Rep. Kathleen Rice will introduce legislation early next year establishing national standards for criminal penalties against drunk and impaired drivers who have a child in the vehicle
The Prevent Impaired Driving Child Endangerment Act, modeled after New York State’s Leandra’s Law, would require states to enact laws establishing stiff penalties for motorists who drive drunk or high on drugs with a child under the age of 16 in the car. If they don’t states risk losing federal funding.
“These are parents and other guardians . . . who have children in the car and they are literal hostages in their seat belts and are not able to take the keys away from the adult,” Rice (D-Garden City) said at a news conference Wednesday at Eisenhower Park’s Garden of Hope memorial for victims of drunk driving.
While laws would vary state-by-state, the federal standards would require the motorist to be charged with a felony, subject to four years in prison, and to have their license suspended for the length of the prosecution unless an ignition interlock system is installed.
If convicted, an interlock system — which prevents a vehicle from starting if alcohol is detected on the breath of the driver — would be required to be installed in the car for at least six months, the law states.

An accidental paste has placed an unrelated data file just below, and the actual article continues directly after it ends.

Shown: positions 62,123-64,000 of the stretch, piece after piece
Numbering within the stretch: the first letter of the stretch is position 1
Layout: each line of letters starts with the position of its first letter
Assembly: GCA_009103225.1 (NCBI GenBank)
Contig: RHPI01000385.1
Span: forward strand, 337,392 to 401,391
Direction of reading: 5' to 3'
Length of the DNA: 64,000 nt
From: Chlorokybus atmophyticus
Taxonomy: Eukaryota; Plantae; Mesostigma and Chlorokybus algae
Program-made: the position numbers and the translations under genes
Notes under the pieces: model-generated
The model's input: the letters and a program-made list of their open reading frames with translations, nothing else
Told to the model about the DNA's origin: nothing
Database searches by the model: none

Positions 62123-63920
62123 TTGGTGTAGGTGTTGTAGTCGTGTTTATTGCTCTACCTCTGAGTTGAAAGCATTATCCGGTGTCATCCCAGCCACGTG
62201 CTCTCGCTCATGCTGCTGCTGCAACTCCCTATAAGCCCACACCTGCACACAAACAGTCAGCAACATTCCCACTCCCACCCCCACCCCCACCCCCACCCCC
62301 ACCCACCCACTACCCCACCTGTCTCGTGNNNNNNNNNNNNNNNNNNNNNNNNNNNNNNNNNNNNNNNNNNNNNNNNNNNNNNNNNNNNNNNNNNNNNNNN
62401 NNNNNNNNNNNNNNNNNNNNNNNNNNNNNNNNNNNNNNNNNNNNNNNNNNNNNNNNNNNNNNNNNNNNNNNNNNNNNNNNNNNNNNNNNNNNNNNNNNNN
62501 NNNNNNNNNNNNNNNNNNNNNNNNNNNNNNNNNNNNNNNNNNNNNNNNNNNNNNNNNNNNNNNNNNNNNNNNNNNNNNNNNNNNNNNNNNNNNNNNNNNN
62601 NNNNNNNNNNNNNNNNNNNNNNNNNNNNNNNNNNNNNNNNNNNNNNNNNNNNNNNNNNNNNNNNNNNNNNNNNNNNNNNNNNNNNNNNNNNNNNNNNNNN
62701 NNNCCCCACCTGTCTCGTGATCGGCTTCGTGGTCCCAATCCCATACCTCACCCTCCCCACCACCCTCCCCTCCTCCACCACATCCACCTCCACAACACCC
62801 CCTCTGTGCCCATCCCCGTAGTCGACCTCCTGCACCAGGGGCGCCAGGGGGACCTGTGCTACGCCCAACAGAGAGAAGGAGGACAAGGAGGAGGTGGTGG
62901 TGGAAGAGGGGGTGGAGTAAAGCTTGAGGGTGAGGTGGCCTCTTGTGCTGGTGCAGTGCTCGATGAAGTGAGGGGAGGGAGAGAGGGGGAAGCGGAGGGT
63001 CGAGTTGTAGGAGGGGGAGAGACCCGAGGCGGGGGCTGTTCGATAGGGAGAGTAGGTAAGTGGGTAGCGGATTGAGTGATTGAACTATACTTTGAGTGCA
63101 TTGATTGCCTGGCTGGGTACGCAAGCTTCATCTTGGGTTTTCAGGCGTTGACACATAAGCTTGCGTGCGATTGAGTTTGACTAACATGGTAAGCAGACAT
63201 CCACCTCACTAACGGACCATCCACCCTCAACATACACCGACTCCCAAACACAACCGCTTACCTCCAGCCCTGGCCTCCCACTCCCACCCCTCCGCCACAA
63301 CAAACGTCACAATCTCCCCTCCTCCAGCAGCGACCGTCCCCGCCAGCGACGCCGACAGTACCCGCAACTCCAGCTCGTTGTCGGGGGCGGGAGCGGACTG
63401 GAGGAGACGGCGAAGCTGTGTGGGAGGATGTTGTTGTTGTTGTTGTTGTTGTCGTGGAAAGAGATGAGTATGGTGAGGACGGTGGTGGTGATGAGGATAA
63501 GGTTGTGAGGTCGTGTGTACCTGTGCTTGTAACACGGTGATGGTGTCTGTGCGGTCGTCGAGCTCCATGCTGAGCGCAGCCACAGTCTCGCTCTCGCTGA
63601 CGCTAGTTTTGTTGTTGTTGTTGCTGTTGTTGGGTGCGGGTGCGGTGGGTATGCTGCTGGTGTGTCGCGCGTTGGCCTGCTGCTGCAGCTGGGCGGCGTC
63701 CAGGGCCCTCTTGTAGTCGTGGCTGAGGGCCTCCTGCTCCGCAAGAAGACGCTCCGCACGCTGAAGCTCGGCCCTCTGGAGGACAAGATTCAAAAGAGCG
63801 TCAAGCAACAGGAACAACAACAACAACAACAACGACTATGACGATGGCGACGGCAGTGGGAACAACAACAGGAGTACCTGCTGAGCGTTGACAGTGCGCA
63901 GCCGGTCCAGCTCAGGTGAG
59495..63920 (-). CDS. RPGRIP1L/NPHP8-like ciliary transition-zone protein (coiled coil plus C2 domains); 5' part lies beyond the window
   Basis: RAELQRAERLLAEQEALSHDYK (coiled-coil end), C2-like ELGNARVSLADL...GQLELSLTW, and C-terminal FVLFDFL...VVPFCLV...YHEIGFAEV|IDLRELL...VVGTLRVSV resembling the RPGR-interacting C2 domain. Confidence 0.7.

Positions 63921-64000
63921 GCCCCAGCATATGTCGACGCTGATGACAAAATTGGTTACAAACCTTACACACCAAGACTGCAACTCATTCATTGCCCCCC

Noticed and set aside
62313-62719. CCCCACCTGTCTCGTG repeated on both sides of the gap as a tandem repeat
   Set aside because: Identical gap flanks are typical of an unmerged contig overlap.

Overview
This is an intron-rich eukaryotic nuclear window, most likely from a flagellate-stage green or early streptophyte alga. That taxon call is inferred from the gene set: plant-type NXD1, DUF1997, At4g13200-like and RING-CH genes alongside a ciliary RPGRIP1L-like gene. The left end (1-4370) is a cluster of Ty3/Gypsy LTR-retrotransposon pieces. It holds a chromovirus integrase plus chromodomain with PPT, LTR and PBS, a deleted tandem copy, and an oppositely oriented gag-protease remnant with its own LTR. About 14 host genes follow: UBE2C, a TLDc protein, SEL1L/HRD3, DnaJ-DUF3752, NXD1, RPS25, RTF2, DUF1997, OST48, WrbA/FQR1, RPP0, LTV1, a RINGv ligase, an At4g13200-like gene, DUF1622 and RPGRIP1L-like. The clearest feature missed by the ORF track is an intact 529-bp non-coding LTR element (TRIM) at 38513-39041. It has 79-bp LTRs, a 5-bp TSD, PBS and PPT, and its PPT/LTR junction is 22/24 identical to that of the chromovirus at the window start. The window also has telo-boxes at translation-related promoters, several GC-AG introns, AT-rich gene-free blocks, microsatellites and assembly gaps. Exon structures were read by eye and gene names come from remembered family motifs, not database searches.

Authorities would also be required to file a report with the state’s register of child abuse if the motorist is the parent, guardian, or custodian of the child passenger.
Motorists convicted under these new laws would also be mandated to undergo alcohol abuse, substance abuse or mental health assessments. If those assessments determine that the individual needs treatment, court and state monitoring agencies would mandate it as part of the sentence or as a condition of the motorist getting their driver’s license back.
All of the requirements, Rice said, are currently in place in New York.
The bill would also direct the federal Transportation Department to withhold funding through the National Highway Performance Program and Surface Transportation Program from states that fail to meet the requirements.
Rice said that 40 states have laws targeting motorists who drive drunk or on drugs with children in the car. But only seven charge a drunk driver with a felony for driving with a child in a crash that does not involve injuries, according to Colleen Sheehey-Church, national president of Mothers Against Drunk Driving.
“Child endangerment is not only unconscionable but it’s a crime and it’s absolutely a form of child abuse,” Sheehey-Church said.
Garden City defense attorney Brian Griffin, who has defended multiple suspects in Leandra’s Law cases, said states should have the authority to establish their own DWI standards.
“This bill tries to put a very wide blanket on a very specific problem,” said Griffin, a former county prosecutor.